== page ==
The Dex stations were rather pricey, although these days you can pick them up for a fraction of the launch price. Still it doesn’t seem that this has caught on with users, so Samsung has done something new with Dex for the Note 10 release.

You can use Dex with a Windows or Mac by installing the Dex app on it. Then when you connect the phone to the computer via USB, Dex opens up as a desktop app. 

Now, it’s fair to ask what the point of this is when you’re already sitting at a computer. But there are quite a few use cases where this form of Dex makes sense. Internet cafes or other public computers are one example. You can also use Dex on your work computer to ensure none of your personal information gets mixed in with company data.

Dex is a neat app and worked pretty well. There was certainly some detectable lag, but nothing that rendered the application unusable. Most importantly, Dex makes it dead easy to transfer data between a computer and your phone and the Note 10 is powerful enough that normal phone operations keep working as usual, even while Dex is running.

The Stylus

No review of a Galaxy Note device is complete without looking at the actual “Note” bits of the product. 

The bottom line is that writing on this screen feels eerily like writing on paper with a pen. Side-by-side with our Note 9, the experience is pretty much the same. The Note 10+ feels perhaps a tiny bit more responsive, but not that you’d notice day-to-day. The new stylus has a much longer battery (technically a supercapacitor) life. The Note 9 will last 30 minutes before needing a recharge. 

The new stylus will keep trucking for more than 10 hours, which we did not test. Simply because there’s no reasonable scenario where you’d use the stylus for that long without putting it back into the phone. You don’t need to pay attention to the battery life anymore.

YouTube URL: https://youtu.be/ZaXp-0Y-tVs

Which is good, because the stylus can now perform remote control functionality. Using it with the PowerPoint app and as a remote camera trigger is awesome. However, the app has to specifically support it. Some macro-like customization would have been nice. 

This is the best stylus experience on any phone. If you like to doodle, write notes, mark up PDFs or do lots of presentations on the go, it’s brilliant. If you don’t care about this aspect of the Note10+, you’re much better off saving some money and getting a Galaxy S10+.

Real World Battery Performance

The Note 10+ has an absolutely massive 4300 mAh battery and you’ll find various reviewers around the web subjecting it to torture tests that empty the phone out at a little less than 12 hours of abuse.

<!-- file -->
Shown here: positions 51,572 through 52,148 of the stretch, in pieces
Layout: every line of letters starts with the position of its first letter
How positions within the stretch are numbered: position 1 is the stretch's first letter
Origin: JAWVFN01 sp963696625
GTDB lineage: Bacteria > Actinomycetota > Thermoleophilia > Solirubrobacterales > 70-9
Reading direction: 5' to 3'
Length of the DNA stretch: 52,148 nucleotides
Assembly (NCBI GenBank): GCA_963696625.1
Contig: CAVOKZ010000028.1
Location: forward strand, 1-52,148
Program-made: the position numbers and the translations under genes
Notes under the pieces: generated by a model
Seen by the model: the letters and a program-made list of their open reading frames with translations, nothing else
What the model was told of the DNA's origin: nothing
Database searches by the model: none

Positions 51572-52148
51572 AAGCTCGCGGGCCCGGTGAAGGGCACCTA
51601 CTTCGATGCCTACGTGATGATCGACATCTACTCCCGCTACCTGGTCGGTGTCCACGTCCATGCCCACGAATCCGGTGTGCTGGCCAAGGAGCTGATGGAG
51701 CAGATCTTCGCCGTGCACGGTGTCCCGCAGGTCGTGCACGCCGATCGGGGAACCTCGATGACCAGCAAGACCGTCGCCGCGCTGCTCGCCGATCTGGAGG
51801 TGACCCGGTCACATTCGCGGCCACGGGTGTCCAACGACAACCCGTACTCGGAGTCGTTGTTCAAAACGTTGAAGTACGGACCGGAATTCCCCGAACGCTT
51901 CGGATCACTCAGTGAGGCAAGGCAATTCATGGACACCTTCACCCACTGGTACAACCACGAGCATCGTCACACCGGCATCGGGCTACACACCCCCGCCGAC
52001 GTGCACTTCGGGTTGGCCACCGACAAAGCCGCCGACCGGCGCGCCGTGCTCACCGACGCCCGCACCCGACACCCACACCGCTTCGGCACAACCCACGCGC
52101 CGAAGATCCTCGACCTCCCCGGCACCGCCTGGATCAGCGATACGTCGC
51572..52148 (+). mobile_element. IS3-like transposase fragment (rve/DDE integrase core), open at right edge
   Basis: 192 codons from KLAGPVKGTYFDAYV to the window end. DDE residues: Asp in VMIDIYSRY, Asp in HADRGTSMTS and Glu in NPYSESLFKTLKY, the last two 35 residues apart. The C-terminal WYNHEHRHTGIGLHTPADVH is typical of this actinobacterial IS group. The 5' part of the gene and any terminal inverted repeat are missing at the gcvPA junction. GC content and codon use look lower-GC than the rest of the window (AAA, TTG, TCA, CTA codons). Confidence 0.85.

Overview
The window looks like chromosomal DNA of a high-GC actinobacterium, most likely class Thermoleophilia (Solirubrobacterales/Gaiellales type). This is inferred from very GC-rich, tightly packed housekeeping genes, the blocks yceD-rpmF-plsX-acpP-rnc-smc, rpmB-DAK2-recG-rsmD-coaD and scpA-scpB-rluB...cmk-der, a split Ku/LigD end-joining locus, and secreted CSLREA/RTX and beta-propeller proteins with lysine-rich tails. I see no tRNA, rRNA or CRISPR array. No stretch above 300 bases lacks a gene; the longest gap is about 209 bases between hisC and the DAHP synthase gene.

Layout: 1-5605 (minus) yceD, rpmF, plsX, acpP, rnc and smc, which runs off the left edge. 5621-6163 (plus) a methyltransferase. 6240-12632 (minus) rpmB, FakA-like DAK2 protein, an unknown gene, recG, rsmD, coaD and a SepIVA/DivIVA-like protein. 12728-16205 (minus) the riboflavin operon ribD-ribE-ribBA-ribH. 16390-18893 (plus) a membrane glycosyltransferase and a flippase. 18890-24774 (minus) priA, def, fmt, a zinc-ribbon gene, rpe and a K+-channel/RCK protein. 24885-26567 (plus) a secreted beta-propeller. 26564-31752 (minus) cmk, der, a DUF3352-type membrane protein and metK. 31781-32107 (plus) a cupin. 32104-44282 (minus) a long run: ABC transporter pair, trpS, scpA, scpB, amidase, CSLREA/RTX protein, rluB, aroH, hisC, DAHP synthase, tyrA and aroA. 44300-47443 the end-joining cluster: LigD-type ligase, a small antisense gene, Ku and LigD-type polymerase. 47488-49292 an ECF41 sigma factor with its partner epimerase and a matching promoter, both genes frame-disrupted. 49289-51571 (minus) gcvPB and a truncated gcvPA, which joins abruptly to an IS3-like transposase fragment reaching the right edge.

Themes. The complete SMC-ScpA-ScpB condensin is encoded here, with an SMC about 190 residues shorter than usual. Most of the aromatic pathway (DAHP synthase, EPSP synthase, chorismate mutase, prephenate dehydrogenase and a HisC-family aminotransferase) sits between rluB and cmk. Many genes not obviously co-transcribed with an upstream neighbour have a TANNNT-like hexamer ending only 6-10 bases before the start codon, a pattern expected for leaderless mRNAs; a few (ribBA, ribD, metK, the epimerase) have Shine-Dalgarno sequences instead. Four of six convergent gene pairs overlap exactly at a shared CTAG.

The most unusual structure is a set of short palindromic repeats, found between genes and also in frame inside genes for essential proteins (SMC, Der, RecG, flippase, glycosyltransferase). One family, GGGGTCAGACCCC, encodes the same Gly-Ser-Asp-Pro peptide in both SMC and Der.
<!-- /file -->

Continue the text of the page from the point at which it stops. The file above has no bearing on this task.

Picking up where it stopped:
While that’s an interesting metric on its own merits, most people would rather like to know what sort of performance they can expect on average, day-to-day. After using the Note 10+ for a month, we can definitively say that unless you plan to be away from any sort of charging facility for more than 24 hours, battery life isn’t something you need to spend any time thinking about.

We made a point of starting the day off with a full charge and only putting the phone back on charge at bedtime. Usage during the day included general web browsing, YouTube Music, moderate amounts of gaming and more Netflix than is strictly recommended. When at home or in the office, the phone was set to use WiFi, with about two hours of LTE use during commutes each day of the week.

For the most part, after a full work day, the Note 10+ still had at least 40% left in the tank. We’re sure very heavy users might get closer to that 12-hour torture test mark in real life, but the vast majority of users should have no issues. 

For the sake of interest, going to bed with a full charge and leaving the phone unplugged overnight typically used about 8% of the total capacity. The Note 10+ does of course learn your usage patterns and adapts to them to optimize battery use, but we saw great battery performance out of the box.

However, let’s say you do manage to drain the phone into the red – what about charging time? In a word – woosh! The included wall-charger rapidly fills the meter back up. Going from 60% to 100% takes 40 minutes. Bear in mind that you can buy a faster 45W charger, but we’re sticking to what you get for the asking price.

Who Should Buy a Note 10+?

You’ll notice that there isn’t much in the way of negative sentiment when it comes to the Note 10+. While it’s not a perfect device, it does represent a sort of premium smartphone pinnacle. It’s not the best at any one thing, but the device has no real weaknesses either. Whatever you want to do with the Note 10+, it will comply without complaint and gives a generally flawless performance.